Article

Connexin-26 mutations in deafness and skin disease

Department of Physiology and Biophysics, Stony Brook University Medical Center, Stony Brook, New York 11794-8661, USA.
Expert Reviews in Molecular Medicine (Impact Factor: 5.15). 11/2009; 11:e35. DOI: 10.1017/S1462399409001276
Source: PubMed

ABSTRACT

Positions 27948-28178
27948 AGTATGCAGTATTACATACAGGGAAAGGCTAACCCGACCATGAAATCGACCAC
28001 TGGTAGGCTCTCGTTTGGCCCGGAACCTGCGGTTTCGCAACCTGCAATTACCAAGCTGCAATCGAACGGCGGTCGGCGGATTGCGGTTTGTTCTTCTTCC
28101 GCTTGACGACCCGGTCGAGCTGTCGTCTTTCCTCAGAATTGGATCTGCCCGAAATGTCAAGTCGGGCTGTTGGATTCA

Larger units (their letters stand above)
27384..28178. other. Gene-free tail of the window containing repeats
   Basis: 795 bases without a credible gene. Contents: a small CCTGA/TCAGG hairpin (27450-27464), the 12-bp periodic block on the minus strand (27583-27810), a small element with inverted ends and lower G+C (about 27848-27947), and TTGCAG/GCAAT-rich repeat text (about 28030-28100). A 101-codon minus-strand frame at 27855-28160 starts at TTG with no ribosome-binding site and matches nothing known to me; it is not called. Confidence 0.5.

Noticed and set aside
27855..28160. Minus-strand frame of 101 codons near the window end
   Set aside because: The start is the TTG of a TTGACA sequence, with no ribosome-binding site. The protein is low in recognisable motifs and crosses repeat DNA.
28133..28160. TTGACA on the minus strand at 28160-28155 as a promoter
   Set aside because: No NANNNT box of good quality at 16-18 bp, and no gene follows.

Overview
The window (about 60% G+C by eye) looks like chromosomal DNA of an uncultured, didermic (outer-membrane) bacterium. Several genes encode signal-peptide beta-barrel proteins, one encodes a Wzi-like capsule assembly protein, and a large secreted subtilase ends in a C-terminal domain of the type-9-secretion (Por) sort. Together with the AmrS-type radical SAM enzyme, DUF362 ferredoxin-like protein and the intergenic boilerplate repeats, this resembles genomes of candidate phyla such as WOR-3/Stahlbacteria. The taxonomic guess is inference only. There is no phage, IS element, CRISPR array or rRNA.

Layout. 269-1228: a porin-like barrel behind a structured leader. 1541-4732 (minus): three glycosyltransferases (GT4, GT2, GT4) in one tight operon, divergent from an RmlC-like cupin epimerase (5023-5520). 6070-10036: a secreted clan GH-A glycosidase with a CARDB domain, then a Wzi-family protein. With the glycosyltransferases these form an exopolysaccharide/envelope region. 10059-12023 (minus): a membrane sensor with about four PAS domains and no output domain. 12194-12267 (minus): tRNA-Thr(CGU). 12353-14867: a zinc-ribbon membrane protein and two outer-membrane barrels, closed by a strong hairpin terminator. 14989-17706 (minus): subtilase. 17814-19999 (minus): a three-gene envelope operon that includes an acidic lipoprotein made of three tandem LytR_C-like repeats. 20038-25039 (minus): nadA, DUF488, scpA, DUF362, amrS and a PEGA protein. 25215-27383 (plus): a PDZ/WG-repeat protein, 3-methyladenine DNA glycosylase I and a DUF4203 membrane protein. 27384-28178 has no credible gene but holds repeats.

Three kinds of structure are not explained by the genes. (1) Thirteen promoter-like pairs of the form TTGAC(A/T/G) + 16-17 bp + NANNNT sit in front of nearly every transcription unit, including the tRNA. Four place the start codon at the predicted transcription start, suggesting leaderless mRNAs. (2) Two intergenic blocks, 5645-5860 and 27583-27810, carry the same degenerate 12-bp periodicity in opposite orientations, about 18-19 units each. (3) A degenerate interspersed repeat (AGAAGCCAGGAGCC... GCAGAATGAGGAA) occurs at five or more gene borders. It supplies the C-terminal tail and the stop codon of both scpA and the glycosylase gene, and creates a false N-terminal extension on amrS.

Gap junctions allow the exchange of ions and small molecules between adjacent cells through intercellular channels formed by connexin proteins, which can also form functional hemichannels in nonjunctional membranes. Mutations in connexin genes cause a variety of human diseases. For example, mutations in GJB2, the gene encoding connexin-26 (Cx26), are not only a major cause of nonsyndromic deafness, but also cause syndromic deafness associated with skin disorders such as palmoplantar keratoderma, keratitis-ichthyosis deafness syndrome, Vohwinkel syndrome, hystrix-ichthyosis deafness syndrome and Bart-Pumphrey syndrome. The most common mutation in the Cx26 gene linked to nonsyndromic deafness is 35DeltaG, a frameshift mutation leading to an early stop codon. The large number of deaf individuals homozygous for 35DeltaG do not develop skin disease. Similarly, there is abundant experimental evidence to suggest that other Cx26 loss-of-function mutations cause deafness, but not skin disease. By contrast, Cx26 mutations that cause both skin diseases and deafness are all single amino acid changes. Since nonsyndromic deafness is predominantly a loss-of-function disorder, it follows that the syndromic mutants must show an alteration, or gain, of function to cause skin disease. Here, we summarise the functional consequences and clinical phenotypes resulting from Cx26 mutations that cause deafness and skin disease.